Maisie Osteen - Shepherd Alliance Internship
Maisie Osteen, Law Class of 2014, participated in a Shepherd Alliance internship during the summer of 2012. Part of the University's Shepherd Poverty Program, the Shepherd Alliance unites student interns from Berea, Middlebury, Morehouse and Spelman colleges; Washington and Lee University law and undergraduate programs; and participating Bonner Scholar institutions with agencies that work to benefit impoverished members of society. Students learn first-hand about the multiple dimensions of poverty in the United States by working for eight weeks to strengthen impoverished communities and work alongside individuals seeking to improve their communities.
Maisie Osteen '14L
John Pickens started the Georgia Justice Project (GJP) in 1986, the same year I was born. As soon as I learned about GJP I felt an inherent connection with the organization. GJP is a not-for profit organization that provides criminal indigent defense from a holistic perspective. The office staff includes five lawyers and three social workers. It requires a potential client to be admitted to both the legal side and the social service side of the organization. Due to this structure, clients receive “wrap around” services and have greater opportunity to succeed – as evidenced by their 17% recidivism rate, which is less than 1/3 the national average.
GJP provides legal services in two ways – through direct criminal representation and record expungement. Although I worked primarily in the criminal department, I was exposed to the barriers of re-entry and the challenges people who have been previously incarcerated or convicted face when they try to re-enter the outside world. Over the last few years, GJP has developed a niche in record work and is one of the only organizations offering these services to the indigent population. Criminal records can keep people from gainful employment, government subsidized housing, access to other government services, and exist as a general barrier to meaningful interactions with the rest of society.
Because of GJP’s expertise in this area, Marissa McCall Dodson, the lead attorney on records expungement, is asked to speak at numerous events. I was lucky enough to accompany her to a town hall meeting where the importance of criminal re-entry work was highlighted. There were mothers speaking on behalf of their incarcerated children and young men discussing their own challenges trying to acclimate to life on the outside. One young man told the audience that after being incarcerated for 10 years, since he was 14, he desperately wanted to be a productive member of society. Unfortunately, he was unable to find a job and without his mother’s support he would have nothing. How do we expect people not to reoffend when they are left with no options? GJP is working to offer relief to those people facing this uphill battle.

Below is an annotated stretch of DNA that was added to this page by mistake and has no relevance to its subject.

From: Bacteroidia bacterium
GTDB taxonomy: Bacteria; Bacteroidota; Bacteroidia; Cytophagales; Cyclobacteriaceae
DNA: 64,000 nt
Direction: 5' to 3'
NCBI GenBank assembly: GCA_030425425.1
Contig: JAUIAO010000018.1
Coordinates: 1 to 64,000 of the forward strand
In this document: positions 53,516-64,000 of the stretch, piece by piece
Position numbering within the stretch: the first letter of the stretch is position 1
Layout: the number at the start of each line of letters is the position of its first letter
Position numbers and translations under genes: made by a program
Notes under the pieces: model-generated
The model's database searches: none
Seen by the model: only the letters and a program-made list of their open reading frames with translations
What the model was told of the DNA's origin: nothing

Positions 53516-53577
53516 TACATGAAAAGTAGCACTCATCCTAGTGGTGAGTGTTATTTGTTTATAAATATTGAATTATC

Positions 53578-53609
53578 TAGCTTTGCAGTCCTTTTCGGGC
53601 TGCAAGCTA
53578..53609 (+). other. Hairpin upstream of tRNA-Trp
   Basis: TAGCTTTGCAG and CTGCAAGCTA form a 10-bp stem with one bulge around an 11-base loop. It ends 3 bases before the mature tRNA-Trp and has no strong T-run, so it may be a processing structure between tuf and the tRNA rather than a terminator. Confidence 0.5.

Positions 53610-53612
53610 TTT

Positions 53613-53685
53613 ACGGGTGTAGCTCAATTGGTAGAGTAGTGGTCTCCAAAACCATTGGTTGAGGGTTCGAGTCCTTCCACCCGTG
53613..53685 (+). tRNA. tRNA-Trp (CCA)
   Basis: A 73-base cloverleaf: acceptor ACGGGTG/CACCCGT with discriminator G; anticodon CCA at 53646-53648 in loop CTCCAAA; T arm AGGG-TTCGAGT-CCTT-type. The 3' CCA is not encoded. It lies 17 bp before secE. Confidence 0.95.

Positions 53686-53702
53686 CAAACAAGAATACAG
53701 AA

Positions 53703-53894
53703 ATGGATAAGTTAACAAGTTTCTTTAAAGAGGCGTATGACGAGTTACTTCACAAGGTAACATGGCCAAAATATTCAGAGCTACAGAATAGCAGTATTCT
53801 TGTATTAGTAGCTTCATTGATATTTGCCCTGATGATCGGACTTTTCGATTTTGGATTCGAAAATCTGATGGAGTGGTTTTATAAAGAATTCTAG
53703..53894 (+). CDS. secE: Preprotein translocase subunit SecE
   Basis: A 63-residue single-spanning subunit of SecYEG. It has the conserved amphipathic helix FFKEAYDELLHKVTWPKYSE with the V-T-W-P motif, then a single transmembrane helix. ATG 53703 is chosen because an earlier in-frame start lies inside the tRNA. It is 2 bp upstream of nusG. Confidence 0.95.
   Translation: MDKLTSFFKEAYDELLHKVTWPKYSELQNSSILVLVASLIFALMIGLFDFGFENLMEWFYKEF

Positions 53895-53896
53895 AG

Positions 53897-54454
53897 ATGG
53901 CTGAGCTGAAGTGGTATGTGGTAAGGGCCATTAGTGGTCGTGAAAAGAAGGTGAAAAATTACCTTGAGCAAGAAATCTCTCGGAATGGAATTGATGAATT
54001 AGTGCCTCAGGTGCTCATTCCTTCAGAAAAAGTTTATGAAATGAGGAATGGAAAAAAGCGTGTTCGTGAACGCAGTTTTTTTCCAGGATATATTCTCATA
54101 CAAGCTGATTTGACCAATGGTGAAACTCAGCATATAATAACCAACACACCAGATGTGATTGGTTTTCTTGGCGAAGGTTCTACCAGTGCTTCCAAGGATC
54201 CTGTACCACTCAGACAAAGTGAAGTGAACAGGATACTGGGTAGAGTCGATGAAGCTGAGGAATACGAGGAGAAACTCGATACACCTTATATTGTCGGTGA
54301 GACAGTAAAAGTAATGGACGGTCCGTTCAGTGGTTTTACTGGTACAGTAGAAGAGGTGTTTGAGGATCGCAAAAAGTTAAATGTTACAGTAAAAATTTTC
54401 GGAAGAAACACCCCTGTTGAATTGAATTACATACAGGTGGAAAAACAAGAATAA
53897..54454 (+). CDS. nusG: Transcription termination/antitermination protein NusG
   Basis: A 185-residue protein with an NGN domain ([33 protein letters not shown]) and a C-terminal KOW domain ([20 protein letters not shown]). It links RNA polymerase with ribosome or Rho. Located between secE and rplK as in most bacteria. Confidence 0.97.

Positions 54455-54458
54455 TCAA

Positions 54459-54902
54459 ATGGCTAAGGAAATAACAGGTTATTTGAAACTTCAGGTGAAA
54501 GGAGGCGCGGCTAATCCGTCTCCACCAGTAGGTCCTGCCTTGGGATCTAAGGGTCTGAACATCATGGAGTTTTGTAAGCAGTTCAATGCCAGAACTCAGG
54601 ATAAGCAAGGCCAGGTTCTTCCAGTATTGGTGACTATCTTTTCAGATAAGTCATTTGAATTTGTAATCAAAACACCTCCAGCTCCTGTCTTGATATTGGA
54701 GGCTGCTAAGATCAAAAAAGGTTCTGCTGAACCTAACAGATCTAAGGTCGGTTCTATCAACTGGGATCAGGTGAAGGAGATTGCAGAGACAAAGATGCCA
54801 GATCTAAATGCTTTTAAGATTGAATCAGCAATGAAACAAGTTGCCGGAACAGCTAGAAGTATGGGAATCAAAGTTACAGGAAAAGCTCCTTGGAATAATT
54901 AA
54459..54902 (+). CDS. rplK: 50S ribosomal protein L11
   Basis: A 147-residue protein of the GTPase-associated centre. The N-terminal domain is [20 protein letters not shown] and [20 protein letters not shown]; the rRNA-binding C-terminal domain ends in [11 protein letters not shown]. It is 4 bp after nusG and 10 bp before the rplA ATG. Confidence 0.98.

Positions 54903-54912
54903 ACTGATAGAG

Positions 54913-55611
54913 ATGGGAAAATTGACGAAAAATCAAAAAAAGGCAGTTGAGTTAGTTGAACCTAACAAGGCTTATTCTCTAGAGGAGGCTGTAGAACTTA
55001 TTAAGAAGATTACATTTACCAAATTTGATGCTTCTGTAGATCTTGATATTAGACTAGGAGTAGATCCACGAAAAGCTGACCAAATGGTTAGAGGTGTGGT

On the criminal defense side, I worked closely with the Anna Blitz, the newly appointed Director of Legal Services at GJP. Not only did her tenacity and legal knowledge impress me, but also her humility and ability to speak candidly and honestly to a client has shaped my perspective on great lawyering. I learned a lot about how to craft a legal case and was surprised by the speed of the process. Many times, while sitting in on client meetings, I heard Anna request that clients “slow down.” She doesn’t rush into the story or ambush clients with questions of culpability. Instead, she takes time to understand clients, hear about their life, their family, and what brought them in to contact with the criminal justice system. From what I can tell this is a very effective approach and something that I hope to weave into my own criminal defense practice.
Additionally, GJP, and specifically the executive director Doug Ammar, did a great job of supplementing our summer experience with “field trips.” We went to the Georgia Supreme Court and met with Justice Harold Melton, we sat in on a day of Drug Court in Judge Doris Downs’ courtroom, we went on a tour of the Department of Corrections and spoke with Commissioner Brian Owens, and we visited the Dekalb County Medical Examiner’s Office. These field trips gave depth to our understanding of the multi-faceted criminal justice system. Along with reading The New Jim Crow and hearing Commissioner Owens discuss issues with growing incarcerated population, it is clear how emotionally and financially destructive mass incarceration is on our community.
A year from now or twenty years from now, I may not remember case details or clerk’s names but I will remember the moments of humanity that I experienced this summer. At GJP, I witnessed lawyering at its best.